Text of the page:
Scientists translate gesture language of chimpanzees

Scientists have cracked the chimpanzee code, deciphering part of the system of gestures and interactions by which our genetic relatives communicate.

Researchers at the University of St. Andrews studied the behaviors of a tribe of chimpanzees in Uganda. They were looking for specific gestures performed when one chimp wanted something from another chimp. (Via National GeographicFlickr / Dan Moutal)

The researchers recorded 66 different gestures, and 19 desired outcomes — most of the gestures had multiple meanings. From there, they narrowed the list down to 36 intentional actions used with 15 purposes outside of playing around. (Via Current Biology)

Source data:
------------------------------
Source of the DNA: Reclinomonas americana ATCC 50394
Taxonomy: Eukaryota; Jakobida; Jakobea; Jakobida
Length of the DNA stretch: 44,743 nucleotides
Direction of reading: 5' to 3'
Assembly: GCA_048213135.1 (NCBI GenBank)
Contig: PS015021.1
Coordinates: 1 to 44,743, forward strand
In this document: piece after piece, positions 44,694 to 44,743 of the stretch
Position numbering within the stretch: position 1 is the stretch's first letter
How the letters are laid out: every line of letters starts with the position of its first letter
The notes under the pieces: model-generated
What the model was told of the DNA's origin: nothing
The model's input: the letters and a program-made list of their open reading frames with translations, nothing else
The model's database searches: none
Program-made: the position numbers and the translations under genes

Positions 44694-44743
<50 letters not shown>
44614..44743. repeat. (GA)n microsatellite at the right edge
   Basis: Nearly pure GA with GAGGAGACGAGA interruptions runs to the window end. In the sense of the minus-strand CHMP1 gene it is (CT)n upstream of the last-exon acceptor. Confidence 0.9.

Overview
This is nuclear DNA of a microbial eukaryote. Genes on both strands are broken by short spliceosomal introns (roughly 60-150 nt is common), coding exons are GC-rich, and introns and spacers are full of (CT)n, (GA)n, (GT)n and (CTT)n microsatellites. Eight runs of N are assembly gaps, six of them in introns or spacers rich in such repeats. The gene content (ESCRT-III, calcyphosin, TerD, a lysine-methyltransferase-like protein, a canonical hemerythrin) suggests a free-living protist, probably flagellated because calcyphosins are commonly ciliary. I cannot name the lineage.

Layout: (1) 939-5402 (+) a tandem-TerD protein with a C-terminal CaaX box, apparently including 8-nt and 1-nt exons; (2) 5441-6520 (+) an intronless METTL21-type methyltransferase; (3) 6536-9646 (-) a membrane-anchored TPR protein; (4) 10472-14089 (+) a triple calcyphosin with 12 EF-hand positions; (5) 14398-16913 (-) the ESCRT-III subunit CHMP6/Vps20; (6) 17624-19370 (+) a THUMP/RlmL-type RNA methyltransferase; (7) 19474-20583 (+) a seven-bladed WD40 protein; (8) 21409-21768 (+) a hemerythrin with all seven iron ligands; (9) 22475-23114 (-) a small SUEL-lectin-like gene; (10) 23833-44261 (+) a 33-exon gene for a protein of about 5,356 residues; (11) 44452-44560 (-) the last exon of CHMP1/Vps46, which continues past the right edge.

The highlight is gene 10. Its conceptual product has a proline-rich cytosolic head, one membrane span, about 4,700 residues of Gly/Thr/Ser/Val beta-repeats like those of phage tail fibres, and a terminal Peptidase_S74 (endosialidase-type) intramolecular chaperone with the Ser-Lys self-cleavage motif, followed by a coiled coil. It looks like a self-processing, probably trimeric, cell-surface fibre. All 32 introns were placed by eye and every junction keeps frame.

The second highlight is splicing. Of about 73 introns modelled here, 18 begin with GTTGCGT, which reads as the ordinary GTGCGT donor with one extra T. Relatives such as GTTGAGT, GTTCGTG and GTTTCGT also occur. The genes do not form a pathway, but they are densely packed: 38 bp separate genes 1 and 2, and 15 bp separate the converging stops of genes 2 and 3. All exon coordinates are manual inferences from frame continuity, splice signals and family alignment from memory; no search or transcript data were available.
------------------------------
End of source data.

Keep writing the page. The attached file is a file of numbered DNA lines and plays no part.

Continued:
One of the lead researchers, Dr. Catherine Hobaiter, told the BBC this study is significant because it demonstrates chimpanzees communicate intentionally, with a desired outcome.

"We can finally say for the first time that another animal communication system has meaning. Not just information or not just complicated communication, but actual meaningful communication."

But as Wired points out, the study was limited to blunt physical interactions between animals. 

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